5 Ways To Beat the Empty Nest Blues

Older Couple
Family, Self

Strategies for mothers to beat the empty nest blues when their children leave home

Are you a 50 plus year old Mom who longed for her children to become independent and move on with their own lives? And yet you find yourself feeling lonely and in an empty nest funk?

Well I just described myself. I wanted my kids to be independent and create their own trajectories. I always hoped that my children would map out their own journeys and have lots more than I had as a child of immigrants.

Then why do I miss them SO much? 

I had time to adjust to my children fleeing the nest – both my son and daughter went to colleges in the Boston area, 5 hours away from Brooklyn, NY. They came home for vacations and summers and lived at home for 2 years after college. Now my youngest child, my baby girl, has been out of the house for 2.5 years living an hour away and my son is married and living out West. Some days I find myself obsessing and worrying about them and plain missing them.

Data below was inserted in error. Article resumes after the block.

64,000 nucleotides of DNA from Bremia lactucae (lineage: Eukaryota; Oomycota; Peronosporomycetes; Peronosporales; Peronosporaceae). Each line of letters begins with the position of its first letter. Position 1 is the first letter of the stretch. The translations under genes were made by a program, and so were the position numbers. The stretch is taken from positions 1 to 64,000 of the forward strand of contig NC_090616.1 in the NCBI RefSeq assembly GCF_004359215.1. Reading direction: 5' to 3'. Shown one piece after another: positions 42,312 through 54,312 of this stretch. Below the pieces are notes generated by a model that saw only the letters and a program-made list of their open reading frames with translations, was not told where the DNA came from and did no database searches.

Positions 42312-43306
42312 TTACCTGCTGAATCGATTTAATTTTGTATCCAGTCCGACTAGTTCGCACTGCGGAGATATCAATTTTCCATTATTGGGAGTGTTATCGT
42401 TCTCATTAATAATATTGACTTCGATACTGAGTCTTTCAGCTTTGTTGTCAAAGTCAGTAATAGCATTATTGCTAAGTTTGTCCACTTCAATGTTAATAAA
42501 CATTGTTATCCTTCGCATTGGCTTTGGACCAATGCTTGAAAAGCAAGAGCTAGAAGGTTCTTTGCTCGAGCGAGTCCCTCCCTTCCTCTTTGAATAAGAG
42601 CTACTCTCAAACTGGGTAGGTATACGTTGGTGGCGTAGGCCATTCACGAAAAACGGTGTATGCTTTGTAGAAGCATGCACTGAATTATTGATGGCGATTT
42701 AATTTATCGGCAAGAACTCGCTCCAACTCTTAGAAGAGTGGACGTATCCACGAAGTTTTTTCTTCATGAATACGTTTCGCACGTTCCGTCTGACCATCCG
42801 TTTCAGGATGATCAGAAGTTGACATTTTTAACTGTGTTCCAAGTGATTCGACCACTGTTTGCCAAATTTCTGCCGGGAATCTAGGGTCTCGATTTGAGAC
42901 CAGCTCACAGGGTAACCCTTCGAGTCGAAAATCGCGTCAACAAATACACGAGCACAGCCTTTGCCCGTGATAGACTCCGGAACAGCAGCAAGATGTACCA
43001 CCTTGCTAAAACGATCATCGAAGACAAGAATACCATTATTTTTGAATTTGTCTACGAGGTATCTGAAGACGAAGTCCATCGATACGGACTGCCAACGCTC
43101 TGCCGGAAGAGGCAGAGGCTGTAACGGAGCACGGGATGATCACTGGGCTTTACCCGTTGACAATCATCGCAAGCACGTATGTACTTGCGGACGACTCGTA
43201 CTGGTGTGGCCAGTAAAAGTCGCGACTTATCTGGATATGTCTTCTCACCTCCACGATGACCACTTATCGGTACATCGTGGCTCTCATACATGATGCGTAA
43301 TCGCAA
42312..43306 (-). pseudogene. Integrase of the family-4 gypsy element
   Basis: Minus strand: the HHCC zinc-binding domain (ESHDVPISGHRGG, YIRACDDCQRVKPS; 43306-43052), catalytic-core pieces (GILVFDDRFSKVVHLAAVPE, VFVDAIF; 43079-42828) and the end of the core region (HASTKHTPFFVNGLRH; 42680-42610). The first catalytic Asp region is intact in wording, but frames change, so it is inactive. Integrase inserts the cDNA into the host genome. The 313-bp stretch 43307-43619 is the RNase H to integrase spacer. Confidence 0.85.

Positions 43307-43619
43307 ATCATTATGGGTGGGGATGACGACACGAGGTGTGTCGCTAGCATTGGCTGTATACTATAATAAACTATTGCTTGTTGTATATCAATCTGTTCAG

Here are some ways I came up with to beat the empty nest blues and move on with my life:

  1. BE GRATEFUL– expressing gratitude has become one of the most popular life tools these days to help people increase their happiness and replace negative thinking with positive thinking.  It can also help you break out of that toxic victim state of mind. Finding new things to be grateful for every day is a fabulous way to get you going in the morning. It can definitely jumpstart the flow of positive energy! I can’t tell you how many times I have read an article, book or watched a news report that recommended listing 5 new things for which you are grateful.
  1. THINK POSITIVE – can you view the glass as half-empty versus half-full?  

Marcus Aurelius, a Roman Emperor and Stoic Philosopher saidVery little is needed to make a happy life, it is all within yourself, in your way of thinking.”

Adopting a positive attitude and shifting one’s mindset from a negative one to a positive one can increase happiness, health, success and wealth levels.